No direction home: Racing through Rajasthan during the lockdown
As Dhawal Trivedi rode through colour-coded zones, he discovered many perils, thrills, and existential undertones of the lockdown. Here is a first-person account of his journey through Rajasthan amid the COVID-19 pandemic.
A native of Banswara in Rajasthan, I work in a non-profit research institute based in New Delhi. The national capital has been my second home for half a decade. Like millions of other migrants during the Lockdown-1, I was longing to go back home.
When the Lockdown-2 commenced, I was informed that I had become an uncle and was impatient to meet my new born nephew. As the Lockdown-3 rolled out, like a migratory bird, that is compelled to fly, I took my bike for an 800-kilometre ride through colour-coded zones.
As the world is rallying together to flatten the curve of the novel coronavirus, here's my tale of discovering the perils and thrills of inter-state travel in the times of COVID-19 pandemic.
Where it began
I believe it all began sometime during the third week of lockdown with my rekindled interest in Michel de Montaigne’s voluntary isolation. Retired to his tower in Bordeaux, Montaigne kept on writing, functioning, and living while life itself was under attack of a plague in the 16th century.
Self-isolation and quarantine can be heavier burden for those, young or old, who live by themselves. We all wear social masks but often there is a gulf between who we are with others and who are alone. Being with your thoughts doesn’t affect you, it defines you. But like Montaigne, I’m accustomed to the company of my heavily populated solitude.
In these distressing times, one seeks distraction. After a few despairing and unsuccessful attempts to get e-pass for movement from state governments, I had almost given up hope.
Ready, get set, go
On the afternoon of May 5, I received a call from the District Magistrate’s office in Southwest Delhi. The directions, from the voice on the other side of the call, were clear: Reach a DTC bus depot in Dwarka within an hour, a medical screening will be conducted, and the district officials in Delhi will issue a movement pass—all at the behest of my application to the government of Rajasthan. There was no time to gather my thoughts so I reached there in haste.
Much to my dismay, there were no officials at the scene. Those who were present didn’t have any clue. In the next few minutes, more people gathered in the shared hopes of obtaining their movement pass in lockdown.
The depot staff asked us to stand in a socially distant queue while they tried to streamline all the confusion and start the screening process after an hour. Despite being the first one in line, I waited two hours to undergo thermal screening and collect the interstate travel pass for my two-wheeler.
After having dinner came the hour to convince my near and dear ones. My partner, who has great psycho-social insight and foresight, wasn’t pleased with any of this. My sheer recklessness to leave was propelled by verbs—like can, will, and must—that failed to connect with her.
The next morning at the stroke of 5am, I revved up my bike to set sail on the memories of home that was 750 kilometres away. After the first check post at Delhi-Gurugram border, I looked back only to admire the pre-dawn pink hues that coloured the concrete skyline of NCR.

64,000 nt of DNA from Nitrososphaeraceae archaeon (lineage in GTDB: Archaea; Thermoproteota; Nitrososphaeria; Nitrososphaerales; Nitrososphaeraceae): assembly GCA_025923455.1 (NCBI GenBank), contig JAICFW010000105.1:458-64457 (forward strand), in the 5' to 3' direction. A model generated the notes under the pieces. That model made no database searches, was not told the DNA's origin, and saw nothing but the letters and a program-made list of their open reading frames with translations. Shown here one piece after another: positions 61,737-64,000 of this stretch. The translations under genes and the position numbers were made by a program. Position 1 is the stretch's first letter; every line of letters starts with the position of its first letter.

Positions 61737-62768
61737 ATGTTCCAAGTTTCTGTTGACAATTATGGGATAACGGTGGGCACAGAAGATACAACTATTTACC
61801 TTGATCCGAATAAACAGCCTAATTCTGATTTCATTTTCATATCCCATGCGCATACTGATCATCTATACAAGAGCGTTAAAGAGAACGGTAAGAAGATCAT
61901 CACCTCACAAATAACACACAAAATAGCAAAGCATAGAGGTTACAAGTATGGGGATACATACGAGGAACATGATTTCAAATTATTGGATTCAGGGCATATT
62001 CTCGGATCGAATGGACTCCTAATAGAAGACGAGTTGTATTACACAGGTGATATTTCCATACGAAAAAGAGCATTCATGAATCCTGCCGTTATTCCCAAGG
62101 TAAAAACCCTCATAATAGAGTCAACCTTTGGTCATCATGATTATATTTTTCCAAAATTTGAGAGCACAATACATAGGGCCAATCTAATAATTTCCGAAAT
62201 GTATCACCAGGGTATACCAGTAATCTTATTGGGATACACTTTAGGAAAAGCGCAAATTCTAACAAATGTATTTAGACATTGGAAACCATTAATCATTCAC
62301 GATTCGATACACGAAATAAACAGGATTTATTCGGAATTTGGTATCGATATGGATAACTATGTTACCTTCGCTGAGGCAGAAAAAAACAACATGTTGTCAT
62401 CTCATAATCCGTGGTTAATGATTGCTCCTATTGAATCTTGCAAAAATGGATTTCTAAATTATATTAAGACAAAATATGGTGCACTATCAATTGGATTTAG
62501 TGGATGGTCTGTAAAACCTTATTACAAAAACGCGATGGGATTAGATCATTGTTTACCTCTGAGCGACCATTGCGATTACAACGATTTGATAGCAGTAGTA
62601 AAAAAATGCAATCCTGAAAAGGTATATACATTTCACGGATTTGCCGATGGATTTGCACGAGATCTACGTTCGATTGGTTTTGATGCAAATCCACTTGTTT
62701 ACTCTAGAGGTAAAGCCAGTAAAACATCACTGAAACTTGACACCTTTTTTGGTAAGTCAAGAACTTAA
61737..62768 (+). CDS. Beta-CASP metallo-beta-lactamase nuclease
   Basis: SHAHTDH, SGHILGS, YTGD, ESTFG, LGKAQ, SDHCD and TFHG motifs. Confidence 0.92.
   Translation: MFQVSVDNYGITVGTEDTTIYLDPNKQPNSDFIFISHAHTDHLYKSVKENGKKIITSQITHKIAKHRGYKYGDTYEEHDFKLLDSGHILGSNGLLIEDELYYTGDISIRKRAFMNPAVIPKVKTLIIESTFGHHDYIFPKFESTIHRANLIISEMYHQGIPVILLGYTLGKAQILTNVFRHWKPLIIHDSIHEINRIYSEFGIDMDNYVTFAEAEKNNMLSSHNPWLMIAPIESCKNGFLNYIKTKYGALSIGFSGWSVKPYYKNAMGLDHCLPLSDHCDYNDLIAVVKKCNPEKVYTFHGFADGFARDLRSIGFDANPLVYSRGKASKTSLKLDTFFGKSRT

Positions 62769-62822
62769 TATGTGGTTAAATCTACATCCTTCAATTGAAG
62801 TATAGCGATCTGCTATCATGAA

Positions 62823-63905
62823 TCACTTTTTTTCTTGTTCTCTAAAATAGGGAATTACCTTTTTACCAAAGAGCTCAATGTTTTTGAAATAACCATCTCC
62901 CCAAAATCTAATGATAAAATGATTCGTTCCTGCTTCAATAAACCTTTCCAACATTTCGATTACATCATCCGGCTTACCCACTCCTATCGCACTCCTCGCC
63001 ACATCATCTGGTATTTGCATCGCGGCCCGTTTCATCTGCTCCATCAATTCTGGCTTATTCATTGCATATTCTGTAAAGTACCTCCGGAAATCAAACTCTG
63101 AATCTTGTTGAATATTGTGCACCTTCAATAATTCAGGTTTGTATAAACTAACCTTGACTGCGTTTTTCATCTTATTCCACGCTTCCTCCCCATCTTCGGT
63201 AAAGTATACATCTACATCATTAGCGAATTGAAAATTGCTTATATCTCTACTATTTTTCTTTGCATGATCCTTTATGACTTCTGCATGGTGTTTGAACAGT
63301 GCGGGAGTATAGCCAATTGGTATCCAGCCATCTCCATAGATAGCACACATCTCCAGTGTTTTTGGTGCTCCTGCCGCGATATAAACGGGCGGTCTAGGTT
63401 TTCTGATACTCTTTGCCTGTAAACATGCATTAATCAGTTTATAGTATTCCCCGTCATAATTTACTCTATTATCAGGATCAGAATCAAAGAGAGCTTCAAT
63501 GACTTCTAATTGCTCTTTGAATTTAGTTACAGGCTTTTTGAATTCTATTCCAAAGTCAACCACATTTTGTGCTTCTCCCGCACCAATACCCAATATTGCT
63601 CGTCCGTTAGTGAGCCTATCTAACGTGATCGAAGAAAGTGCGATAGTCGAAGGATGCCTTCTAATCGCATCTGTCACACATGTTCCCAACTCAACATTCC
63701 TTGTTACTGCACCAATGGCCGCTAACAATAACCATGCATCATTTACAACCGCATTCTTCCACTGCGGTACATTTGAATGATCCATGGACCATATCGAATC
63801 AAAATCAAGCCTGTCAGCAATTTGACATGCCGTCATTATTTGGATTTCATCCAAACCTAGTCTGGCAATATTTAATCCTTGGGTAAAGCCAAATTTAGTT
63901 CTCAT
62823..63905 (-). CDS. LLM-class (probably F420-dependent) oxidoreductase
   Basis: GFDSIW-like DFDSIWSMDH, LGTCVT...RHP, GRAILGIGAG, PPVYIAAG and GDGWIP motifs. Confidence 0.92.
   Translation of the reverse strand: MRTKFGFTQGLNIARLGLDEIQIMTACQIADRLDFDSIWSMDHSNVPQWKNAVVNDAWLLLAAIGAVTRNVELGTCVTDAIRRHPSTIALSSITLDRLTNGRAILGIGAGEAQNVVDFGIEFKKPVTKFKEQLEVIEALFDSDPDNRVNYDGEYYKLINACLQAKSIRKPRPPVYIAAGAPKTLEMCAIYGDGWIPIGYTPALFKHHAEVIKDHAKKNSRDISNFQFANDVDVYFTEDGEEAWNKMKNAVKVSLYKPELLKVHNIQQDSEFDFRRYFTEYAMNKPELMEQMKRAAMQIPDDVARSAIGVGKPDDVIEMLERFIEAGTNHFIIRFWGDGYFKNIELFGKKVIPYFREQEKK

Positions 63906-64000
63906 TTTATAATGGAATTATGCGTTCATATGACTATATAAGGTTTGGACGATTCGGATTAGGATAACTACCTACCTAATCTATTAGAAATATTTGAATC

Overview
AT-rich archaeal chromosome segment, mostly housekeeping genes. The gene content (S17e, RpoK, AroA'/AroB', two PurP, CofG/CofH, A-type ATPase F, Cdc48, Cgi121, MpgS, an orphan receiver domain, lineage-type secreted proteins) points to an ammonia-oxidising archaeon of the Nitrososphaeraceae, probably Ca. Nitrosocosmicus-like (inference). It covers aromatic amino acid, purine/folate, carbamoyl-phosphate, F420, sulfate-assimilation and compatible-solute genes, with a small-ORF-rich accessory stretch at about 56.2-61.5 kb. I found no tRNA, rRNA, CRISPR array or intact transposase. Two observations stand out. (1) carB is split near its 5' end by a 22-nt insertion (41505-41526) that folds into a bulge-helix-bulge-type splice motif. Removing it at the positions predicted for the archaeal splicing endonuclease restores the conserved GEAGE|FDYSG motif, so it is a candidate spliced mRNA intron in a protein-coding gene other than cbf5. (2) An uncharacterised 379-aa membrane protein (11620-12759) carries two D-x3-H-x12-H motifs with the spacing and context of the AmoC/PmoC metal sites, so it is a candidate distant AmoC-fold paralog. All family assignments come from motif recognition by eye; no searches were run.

After that, I was in a trance; it was me, my bike, and the road. Or so I thought.
River of my people
A caravan of people was fleeing NCR for their homes. Looking at them closely, some surprising truths emerged. Those who have watered our plants, cleared out dustbins, fixed appliances, and dug the foundations of our cities of tomorrow, were now stranded, and couldn’t afford to turn back — and the road seemed to have become their purgatory.
Many of those — bereft of any sense of belonging anywhere and moving at a plodding pace — were too tired to raise their arms or ask for ride. I felt deeply saddened at seeing their unmasked faces with expectations abandoned, defeats accepted, and several griefs borne.
There was no screening of any sort as I sneaked into Rajasthan. After riding for another 10 minutes on my home turf, I decided to hit the brakes for a while. All this while, my brain kept wrestling with questions about my safety.
My backpack had an appropriate change of clothes, three bottles of water, fruits and leftover dinner for lunch, a handful of biscuits, a laptop, and essential documents.
As I was approaching those medieval battlefields of Jaipur, the air turned suddenly warmer. It was not even 9 am yet; it must be the Urban Heat Island effect I keep hearing about.
After bypassing the entire Pink City kept under strict lockdown, I found a dhaba on the highway where pagdi-wearing locals were sipping their morning tea and discussing last night’s rain. In four and half hours, I had 300 kilometres behind me. The air of late morn felt crisp again on my face and I could hear some birdsongs along with the deafening silence of the NH 8.
Before gulping down bananas and one whole Good Day biscuit with my first cup of tea, I informed my father who reminded me to curb my enthusiasm and literally cool my jets. I convinced him that, at this rate, I should be home by sunset.
Three state government buses carrying stranded migrants drove past. The interplay of clouds, drizzle, and mild sunshine was a relief for a while. During that ride, a car crash near Dudu was the only scene that startled me. The fuel indicator began to blink as I finished about half of my homebound ride.